You can specify the coding system for a specific operation by binding the variables
If this variable is non-
nil, it specifies the coding system to use for reading a file, or for input from a synchronous subprocess.
It also applies to any asynchronous subprocess or network stream, but in a different way: the value of
coding-system-for-read when you start the subprocess or open the network stream specifies the input decoding method for that subprocess or network stream. It remains in use for that subprocess or network stream unless and until overridden.
The right way to use this variable is to bind it with
let for a specific I/O operation. Its global value is normally
nil, and you should not globally set it to any other value. Here is an example of the right way to use the variable:
;; Read the file with no character code conversion.
(let ((coding-system-for-read 'no-conversion))
When its value is non-
nil, this variable takes precedence over all other methods of specifying a coding system to use for input, including
This works much like
coding-system-for-read, except that it applies to output rather than input. It affects writing to files, as well as sending output to subprocesses and net connections. It also applies to encoding command-line arguments with which Emacs invokes subprocesses.
When a single operation does both input and output, as do
coding-system-for-write affect it.
coding-system-for-write to a non-
nil value prevents output primitives from calling the function specified by
select-safe-coding-system-function (see User-Chosen Coding Systems). This is because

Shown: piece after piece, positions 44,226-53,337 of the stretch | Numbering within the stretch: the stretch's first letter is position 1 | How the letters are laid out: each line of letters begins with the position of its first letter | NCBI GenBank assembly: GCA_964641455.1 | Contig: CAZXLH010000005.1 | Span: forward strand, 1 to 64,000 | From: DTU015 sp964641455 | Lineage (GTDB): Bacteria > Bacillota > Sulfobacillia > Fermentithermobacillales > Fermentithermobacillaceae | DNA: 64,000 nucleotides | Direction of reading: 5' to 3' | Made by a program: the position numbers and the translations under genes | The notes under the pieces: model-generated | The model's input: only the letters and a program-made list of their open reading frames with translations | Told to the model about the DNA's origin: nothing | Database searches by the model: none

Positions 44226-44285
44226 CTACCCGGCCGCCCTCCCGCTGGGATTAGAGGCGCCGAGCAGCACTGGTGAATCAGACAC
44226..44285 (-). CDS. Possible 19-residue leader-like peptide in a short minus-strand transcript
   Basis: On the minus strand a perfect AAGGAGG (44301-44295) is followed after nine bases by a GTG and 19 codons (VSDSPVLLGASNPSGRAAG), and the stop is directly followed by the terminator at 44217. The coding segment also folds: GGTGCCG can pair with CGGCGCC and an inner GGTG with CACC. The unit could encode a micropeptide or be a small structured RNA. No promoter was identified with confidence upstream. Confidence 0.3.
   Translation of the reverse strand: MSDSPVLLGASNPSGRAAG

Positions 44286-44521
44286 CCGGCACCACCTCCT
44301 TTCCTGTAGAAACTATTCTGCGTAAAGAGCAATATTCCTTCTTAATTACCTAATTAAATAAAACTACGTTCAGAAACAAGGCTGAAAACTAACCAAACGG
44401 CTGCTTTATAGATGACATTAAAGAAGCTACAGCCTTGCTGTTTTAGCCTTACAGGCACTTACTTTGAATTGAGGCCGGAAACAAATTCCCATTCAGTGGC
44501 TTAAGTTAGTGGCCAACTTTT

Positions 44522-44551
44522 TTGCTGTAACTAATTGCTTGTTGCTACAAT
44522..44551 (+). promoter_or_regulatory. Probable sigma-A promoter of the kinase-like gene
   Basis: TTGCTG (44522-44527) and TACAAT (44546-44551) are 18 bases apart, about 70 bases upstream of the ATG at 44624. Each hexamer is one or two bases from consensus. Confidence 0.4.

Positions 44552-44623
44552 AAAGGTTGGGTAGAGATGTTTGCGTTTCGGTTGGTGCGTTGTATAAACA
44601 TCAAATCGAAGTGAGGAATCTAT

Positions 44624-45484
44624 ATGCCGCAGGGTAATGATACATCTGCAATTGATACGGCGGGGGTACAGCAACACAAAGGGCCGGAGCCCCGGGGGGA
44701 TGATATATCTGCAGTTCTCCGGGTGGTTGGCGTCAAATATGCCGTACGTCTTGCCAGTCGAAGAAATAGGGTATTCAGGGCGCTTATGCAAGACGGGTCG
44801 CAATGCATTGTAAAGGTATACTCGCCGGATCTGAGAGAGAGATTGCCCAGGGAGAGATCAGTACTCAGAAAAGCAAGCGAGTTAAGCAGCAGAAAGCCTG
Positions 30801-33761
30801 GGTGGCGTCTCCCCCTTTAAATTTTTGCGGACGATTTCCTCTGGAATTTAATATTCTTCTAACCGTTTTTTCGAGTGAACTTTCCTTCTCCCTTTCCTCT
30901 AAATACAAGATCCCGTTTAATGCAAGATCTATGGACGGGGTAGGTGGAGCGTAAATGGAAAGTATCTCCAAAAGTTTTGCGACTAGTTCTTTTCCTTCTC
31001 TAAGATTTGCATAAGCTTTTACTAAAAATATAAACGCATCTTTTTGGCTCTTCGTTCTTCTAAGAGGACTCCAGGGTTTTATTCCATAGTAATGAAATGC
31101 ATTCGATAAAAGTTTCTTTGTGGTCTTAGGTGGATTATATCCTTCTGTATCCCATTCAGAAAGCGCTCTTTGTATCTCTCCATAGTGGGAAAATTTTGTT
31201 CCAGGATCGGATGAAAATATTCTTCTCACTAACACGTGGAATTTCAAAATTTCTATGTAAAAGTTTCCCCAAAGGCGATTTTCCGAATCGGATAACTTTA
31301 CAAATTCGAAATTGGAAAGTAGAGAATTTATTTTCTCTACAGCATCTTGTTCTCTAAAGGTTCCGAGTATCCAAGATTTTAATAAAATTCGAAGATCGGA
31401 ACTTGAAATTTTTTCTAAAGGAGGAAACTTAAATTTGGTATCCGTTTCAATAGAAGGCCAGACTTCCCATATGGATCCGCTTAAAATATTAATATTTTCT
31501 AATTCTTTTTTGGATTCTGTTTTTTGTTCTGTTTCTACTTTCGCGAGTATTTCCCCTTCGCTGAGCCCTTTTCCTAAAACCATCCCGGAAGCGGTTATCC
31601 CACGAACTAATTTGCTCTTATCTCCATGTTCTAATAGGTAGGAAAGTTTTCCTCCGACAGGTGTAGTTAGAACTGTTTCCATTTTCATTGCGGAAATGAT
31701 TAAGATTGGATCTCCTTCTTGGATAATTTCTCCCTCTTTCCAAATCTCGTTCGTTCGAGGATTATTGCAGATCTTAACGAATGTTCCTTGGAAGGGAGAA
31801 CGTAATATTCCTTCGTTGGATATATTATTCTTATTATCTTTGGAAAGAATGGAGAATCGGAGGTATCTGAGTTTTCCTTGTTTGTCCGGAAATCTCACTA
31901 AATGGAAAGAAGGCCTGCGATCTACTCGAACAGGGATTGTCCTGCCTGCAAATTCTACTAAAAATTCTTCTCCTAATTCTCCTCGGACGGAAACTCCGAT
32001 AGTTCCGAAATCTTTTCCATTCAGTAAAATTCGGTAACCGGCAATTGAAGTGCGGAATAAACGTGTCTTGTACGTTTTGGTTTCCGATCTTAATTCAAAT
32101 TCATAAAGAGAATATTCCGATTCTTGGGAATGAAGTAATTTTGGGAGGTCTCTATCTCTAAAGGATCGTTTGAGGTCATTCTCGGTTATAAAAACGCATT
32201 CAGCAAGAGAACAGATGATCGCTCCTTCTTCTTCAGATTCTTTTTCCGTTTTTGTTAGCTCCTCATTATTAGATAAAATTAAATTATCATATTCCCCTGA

C-x RET c (
universal-coding-system-argument) works by binding
coding-system-for-write, and Emacs should obey user selection. If a Lisp program binds
coding-system-for-write to a value that might not be safe for encoding the text to be written, it can also bind
coding-system-require-warning to a non-
nil value, which will force the output primitives to check the encoding by calling the value of
select-safe-coding-system-function even though
coding-system-for-write is non-
nil. Alternatively, call
select-safe-coding-system explicitly before using the specified encoding.
user option inhibit-eol-conversion
When this variable is non-
nil, no end-of-line conversion is done, no matter which coding system is specified. This applies to all the Emacs I/O and subprocess primitives, and to the explicit encoding and decoding functions (see Explicit Encoding).
Sometimes, you need to prefer several coding systems for some operation, rather than fix a single one. Emacs lets you specify a priority order for using coding systems. This ordering affects the sorting of lists of coding systems returned by functions such as
find-coding-systems-region (see Lisp and Coding Systems).
function coding-system-priority-list \&optional highestp
This function returns the list of coding systems in the order of their current priorities. Optional argument
highestp, if non-
nil, means return only the highest priority coding system.
function set-coding-system-priority \&rest coding-systems
This function puts
coding-systems at the beginning of the priority list for coding systems, thus making their priority higher than all the rest.
macro with-coding-priority coding-systems \&rest body
This macro executes
progn does (see progn), with
coding-systems at the front of the priority list for coding systems.
coding-systems should be a list of coding systems to prefer during execution of